TWO NEW SERVANTS.
Mr and Mrs Boffin sat after breakfast, in the Bower, a prey to prosperity. Mr Boffin’s face denoted Care and Complication. Many disordered papers were before him, and he looked at them about as hopefully as an innocent civilian might look at a crowd of troops whom he was required at five minutes’ notice to manoeuvre and review. He had been engaged in some attempts to make notes of these papers; but being troubled (as men of his stamp often are) with an exceedingly distrustful and corrective thumb, that busy member had so often interposed to smear his notes, that they were little more legible than the various impressions of itself; which blurred his nose and forehead. It is curious to consider, in such a case as Mr Boffin’s, what a cheap article ink is, and how far it may be made to go. As a grain of musk will scent a drawer for many years, and still lose nothing appreciable of its original weight, so a halfpenny-worth of ink would blot Mr Boffin to the roots of his hair and the calves of his legs, without inscribing a line on the paper before him, or appearing to diminish in the inkstand.
Mr Boffin was in such severe literary difficulties that his eyes were prominent and fixed, and his breathing was stertorous, when, to the great relief of Mrs Boffin, who observed these symptoms with alarm, the yard bell rang.
‘Who’s that, I wonder!’ said Mrs Boffin.
Mr Boffin drew a long breath, laid down his pen, looked at his notes as doubting whether he had the pleasure of their acquaintance, and appeared, on a second perusal of their countenances, to be confirmed in his impression that he had not, when there was announced by the hammer-headed young man:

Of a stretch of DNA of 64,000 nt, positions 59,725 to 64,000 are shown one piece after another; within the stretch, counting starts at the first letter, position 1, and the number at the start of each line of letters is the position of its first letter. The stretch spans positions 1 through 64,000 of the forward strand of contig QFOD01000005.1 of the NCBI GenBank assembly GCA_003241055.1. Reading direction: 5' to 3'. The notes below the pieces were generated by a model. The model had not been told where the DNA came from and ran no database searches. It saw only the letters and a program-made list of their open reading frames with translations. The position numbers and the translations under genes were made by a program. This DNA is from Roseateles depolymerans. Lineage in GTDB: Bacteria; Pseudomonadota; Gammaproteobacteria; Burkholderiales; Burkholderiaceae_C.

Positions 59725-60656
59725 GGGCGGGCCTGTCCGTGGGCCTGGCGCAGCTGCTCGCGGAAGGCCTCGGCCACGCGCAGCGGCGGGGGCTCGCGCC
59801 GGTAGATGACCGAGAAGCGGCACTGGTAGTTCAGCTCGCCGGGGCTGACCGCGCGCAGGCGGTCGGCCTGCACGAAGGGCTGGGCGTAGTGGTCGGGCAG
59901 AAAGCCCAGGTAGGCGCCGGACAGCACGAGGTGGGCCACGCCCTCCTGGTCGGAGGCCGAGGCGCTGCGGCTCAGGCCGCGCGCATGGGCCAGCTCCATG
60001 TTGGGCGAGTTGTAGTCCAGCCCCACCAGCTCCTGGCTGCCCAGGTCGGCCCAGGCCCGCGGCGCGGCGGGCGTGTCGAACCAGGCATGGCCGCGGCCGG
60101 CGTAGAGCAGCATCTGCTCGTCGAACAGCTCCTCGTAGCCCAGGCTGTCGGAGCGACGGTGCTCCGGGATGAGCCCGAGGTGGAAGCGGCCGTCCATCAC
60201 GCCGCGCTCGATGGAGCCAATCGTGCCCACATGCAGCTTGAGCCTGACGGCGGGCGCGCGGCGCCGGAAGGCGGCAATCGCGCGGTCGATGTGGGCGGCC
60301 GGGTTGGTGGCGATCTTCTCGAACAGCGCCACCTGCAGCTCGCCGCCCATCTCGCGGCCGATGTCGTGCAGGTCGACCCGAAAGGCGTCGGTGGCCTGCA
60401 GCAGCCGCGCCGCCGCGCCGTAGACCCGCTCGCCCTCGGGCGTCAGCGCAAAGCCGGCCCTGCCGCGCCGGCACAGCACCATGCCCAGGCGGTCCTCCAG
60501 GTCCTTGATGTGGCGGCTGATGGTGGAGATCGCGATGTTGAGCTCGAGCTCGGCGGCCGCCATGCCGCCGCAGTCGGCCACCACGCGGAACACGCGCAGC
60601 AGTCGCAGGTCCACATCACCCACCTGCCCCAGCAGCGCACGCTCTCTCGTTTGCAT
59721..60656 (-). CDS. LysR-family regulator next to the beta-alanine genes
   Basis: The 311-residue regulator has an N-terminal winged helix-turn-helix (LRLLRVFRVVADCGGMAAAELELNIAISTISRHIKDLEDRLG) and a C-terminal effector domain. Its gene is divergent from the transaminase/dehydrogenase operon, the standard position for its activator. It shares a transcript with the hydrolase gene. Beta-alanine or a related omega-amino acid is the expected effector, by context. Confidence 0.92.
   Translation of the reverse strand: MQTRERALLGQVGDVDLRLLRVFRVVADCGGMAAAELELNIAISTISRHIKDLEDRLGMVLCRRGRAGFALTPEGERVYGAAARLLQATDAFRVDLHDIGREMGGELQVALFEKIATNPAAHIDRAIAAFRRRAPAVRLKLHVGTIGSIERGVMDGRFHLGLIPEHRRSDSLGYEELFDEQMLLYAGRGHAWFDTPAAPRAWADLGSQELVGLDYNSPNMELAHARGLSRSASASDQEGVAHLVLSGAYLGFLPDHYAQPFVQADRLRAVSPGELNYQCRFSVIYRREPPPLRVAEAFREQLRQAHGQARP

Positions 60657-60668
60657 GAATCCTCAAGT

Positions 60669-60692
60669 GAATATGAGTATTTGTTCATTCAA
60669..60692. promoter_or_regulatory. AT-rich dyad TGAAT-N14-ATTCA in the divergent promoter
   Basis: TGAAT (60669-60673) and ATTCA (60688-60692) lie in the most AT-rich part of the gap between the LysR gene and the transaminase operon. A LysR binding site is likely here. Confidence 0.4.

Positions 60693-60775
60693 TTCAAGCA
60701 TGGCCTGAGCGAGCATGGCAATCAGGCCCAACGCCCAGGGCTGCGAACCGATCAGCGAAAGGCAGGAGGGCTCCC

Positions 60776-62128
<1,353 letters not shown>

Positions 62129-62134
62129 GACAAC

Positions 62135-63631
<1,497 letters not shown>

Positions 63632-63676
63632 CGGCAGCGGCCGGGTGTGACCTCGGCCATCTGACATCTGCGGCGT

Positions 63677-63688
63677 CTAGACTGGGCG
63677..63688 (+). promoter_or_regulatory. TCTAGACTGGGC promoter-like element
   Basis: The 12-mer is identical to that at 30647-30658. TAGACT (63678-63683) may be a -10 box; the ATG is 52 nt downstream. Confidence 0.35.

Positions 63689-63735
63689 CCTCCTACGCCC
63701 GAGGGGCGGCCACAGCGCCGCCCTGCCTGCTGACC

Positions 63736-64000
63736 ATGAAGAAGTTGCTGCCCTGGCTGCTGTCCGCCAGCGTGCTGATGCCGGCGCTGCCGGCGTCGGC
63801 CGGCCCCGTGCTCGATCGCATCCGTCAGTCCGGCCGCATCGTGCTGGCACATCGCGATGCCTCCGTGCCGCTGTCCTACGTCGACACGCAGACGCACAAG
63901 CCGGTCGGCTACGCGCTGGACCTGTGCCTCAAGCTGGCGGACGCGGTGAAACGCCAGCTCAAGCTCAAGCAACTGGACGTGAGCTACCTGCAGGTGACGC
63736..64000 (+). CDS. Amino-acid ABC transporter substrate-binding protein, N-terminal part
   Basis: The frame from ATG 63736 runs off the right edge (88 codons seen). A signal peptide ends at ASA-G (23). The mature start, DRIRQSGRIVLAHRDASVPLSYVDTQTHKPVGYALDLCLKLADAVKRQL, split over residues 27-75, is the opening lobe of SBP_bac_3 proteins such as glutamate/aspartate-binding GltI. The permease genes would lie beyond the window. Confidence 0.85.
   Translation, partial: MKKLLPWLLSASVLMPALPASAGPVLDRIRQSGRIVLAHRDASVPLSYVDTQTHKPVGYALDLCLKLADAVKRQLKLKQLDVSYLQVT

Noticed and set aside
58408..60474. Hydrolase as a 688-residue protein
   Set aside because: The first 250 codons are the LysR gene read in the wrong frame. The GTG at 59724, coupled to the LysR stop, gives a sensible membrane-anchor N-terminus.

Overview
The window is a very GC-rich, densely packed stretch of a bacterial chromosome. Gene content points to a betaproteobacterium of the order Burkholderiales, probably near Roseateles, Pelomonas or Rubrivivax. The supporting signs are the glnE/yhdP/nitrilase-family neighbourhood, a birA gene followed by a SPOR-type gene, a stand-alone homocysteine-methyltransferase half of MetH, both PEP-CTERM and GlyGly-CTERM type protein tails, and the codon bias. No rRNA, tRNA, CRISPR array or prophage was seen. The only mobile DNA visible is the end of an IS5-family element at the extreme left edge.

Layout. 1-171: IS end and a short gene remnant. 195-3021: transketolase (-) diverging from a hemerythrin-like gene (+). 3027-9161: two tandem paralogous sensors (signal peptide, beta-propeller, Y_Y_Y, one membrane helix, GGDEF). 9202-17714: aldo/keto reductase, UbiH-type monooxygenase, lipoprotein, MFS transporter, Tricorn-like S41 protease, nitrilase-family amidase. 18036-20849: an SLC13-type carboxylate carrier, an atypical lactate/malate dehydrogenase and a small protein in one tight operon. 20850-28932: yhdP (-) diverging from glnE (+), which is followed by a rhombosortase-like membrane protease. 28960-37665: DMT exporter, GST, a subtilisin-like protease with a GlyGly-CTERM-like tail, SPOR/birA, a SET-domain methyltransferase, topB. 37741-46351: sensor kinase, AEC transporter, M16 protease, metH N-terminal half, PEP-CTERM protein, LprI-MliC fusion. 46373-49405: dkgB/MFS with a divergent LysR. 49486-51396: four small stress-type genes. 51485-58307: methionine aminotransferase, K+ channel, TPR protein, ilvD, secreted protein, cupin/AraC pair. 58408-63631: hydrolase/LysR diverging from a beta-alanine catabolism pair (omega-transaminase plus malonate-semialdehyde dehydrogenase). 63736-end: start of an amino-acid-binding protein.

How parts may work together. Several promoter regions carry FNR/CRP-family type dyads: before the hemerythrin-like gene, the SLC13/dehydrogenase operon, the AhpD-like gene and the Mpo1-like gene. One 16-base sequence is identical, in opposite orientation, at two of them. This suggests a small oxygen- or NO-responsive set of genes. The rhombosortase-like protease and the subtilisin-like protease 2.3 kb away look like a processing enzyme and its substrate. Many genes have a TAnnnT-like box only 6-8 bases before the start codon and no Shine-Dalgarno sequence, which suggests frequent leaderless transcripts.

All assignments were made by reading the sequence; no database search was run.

‘Oh!’ said Mr Boffin. ‘Oh indeed! Our and the Wilfers’ Mutual Friend, my dear. Yes. Ask him to come in.’
Mr Rokesmith appeared.
‘Sit down, sir,’ said Mr Boffin, shaking hands with him. ‘Mrs Boffin you’re already acquainted with. Well, sir, I am rather unprepared to see you, for, to tell you the truth, I’ve been so busy with one thing and another, that I’ve not had time to turn your offer over.’
‘That’s apology for both of us: for Mr Boffin, and for me as well,’ said the smiling Mrs Boffin. ‘But Lor! we can talk it over now; can’t us?’
Mr Rokesmith bowed, thanked her, and said he hoped so.
‘Let me see then,’ resumed Mr Boffin, with his hand to his chin. ‘It was Secretary that you named; wasn’t it?’
‘I said Secretary,’ assented Mr Rokesmith.
‘It rather puzzled me at the time,’ said Mr Boffin, ‘and it rather puzzled me and Mrs Boffin when we spoke of it afterwards, because (not to make a mystery of our belief) we have always believed a Secretary to be a piece of furniture, mostly of mahogany, lined with green baize or leather, with a lot of little drawers in it. Now, you won’t think I take a liberty when I mention that you certainly ain’t that.’
Certainly not, said Mr Rokesmith. But he had used the word in the sense of Steward.
‘Why, as to Steward, you see,’ returned Mr Boffin, with his hand still to his chin, ‘the odds are that Mrs Boffin and me may never go upon the water. Being both bad sailors, we should want a Steward if we did; but there’s generally one provided.’